The XX Factor

Shut Up, Pundits. You Like Broccoli.


Photo by YOSHIKAZU TSUNO/AFP/Getty Images

On Tuesday, President Obama showed up at a kid’s lunch event at the White House hosted by Michelle Obama and praised broccoli, naming the humble vegetable when asked about his favorite food. An innocuous moment, but for some reason, it caused the political geek-o-sphere to temporarily go full Limbaugh, accusing Obama of lying in order to trick real America into touching vegetable matter. Yahoo put together a slideshow of pictures of Obama not eating broccoli. (Do you eat your favorite food at every meal? What is this exactly supposed to be evidence of?) Comedy Central went for the easy “lying” joke. Alexandra Petri of the Washington Post lightheartedly called for Obama’s impeachment. Ari Fleischer got downright weird about it, though it seems his main point was to alarm red-blooded Americans that the president eats at least two kinds of vegetables, clearly marking him as Not One Of Us:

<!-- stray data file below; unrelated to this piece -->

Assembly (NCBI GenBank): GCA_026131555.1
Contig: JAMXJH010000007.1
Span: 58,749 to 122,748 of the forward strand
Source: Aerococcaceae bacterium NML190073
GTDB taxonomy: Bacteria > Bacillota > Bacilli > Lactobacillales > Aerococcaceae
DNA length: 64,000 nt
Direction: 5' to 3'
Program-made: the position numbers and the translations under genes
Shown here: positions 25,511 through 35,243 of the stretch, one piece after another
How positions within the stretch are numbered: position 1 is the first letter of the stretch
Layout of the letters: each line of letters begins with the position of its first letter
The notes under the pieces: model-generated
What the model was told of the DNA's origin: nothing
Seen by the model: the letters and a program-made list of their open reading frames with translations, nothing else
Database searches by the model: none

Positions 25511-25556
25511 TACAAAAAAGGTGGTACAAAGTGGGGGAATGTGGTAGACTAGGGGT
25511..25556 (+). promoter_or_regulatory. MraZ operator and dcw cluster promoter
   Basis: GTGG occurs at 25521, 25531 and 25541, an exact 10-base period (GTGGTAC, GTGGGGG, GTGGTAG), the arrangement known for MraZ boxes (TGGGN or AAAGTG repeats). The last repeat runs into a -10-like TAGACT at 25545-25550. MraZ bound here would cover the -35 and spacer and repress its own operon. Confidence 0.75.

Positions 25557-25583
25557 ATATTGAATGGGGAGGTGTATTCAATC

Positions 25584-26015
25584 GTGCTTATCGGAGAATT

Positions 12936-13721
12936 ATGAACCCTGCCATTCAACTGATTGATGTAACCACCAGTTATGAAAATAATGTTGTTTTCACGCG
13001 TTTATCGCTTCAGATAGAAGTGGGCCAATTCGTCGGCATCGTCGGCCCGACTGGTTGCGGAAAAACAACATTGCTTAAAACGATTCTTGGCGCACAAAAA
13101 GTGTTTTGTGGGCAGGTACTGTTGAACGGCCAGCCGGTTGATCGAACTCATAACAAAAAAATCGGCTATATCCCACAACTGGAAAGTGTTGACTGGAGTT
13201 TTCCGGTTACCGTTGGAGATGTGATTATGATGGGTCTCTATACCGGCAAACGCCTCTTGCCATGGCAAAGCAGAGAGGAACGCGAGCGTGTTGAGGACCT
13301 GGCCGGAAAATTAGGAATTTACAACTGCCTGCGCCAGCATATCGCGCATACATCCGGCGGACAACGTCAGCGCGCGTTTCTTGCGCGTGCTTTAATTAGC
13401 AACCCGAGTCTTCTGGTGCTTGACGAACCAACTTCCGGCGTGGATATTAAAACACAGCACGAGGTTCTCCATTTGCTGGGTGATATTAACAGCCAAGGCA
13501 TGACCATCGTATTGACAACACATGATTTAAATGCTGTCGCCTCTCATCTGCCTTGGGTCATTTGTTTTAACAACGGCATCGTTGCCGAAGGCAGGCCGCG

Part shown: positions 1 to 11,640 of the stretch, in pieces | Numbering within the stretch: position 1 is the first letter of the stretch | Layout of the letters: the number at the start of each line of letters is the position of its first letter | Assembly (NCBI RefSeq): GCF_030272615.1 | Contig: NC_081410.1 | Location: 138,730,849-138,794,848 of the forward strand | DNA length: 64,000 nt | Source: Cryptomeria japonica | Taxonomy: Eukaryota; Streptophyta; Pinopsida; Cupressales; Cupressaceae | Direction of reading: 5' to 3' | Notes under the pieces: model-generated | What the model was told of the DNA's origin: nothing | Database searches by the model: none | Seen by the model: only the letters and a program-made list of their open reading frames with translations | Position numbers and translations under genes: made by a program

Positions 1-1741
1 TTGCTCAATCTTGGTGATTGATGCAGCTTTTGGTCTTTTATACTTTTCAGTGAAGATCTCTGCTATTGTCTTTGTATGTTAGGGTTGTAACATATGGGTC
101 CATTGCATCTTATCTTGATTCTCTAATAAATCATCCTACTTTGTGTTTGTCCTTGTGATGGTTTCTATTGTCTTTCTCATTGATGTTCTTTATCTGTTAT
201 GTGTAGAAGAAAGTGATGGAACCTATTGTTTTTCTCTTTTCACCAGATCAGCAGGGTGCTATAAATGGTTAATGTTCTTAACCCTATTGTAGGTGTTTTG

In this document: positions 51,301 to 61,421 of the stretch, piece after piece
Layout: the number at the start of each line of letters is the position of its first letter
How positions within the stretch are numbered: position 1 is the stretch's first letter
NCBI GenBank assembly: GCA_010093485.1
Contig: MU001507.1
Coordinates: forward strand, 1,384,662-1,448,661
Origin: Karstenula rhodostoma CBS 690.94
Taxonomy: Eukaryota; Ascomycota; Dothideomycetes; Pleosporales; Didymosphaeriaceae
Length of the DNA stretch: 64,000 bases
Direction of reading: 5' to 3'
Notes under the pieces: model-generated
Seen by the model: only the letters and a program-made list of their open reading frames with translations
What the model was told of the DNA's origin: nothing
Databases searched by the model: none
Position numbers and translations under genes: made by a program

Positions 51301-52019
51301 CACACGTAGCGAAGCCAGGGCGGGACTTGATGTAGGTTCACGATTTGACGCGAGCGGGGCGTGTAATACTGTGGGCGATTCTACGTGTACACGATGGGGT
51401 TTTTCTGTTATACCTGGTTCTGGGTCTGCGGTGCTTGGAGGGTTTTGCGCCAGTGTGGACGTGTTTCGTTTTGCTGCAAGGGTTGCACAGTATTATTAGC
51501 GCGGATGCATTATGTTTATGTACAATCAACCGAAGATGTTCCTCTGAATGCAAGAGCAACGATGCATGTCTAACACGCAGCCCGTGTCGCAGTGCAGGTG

I have two words for you, joke-making political geeks: Try harder. Not only are your broccoli “jokes” not funny, but also your fronting like you’re down with “middle America” by pretending that only elitists like vegetables is fooling no one. The parties you go to are far more likely to feature a broccoli-based amuse bouche than, say, cheeseburgers.

That’s because, despite your protestations, the president is right. Broccoli tastes good. People like it. Sarah Kliff brought some chart-heavy sense to the pages of the Washington Post, demonstrating that per capita broccoli consumption has tripled in the U.S. since 1980, so that your average American eats 5.6 pounds of broccoli a year. Of course, common sense would tell you that people love broccoli. I’ve never understood why they don’t just make vegetable dip platters half broccoli, since it disappears by far the fastest, leaving cauliflower and carrots to simply sit there looking lost and unwanted. 

The weirdest part of all this is that although the president may or may not have been telling a little white lie in the context of heavy talk about vegetables, he did so in service of a greater truth that we really should be conveying to children: Your palate does (or at least should) mature as you age. It may seem inconceivable to kids that they will one day prefer a plate of steamed broccoli to hot dogs cut up in macaroni and cheese, but that transition will happen for most of them. And we should hope it does. Subtly implying that a good way to seem more grown-up is to eat grown-up food is a reasonably effective tactic to use on kids. Why so many hi-larious pundits would prefer kids to think broccoli is gross is beyond me.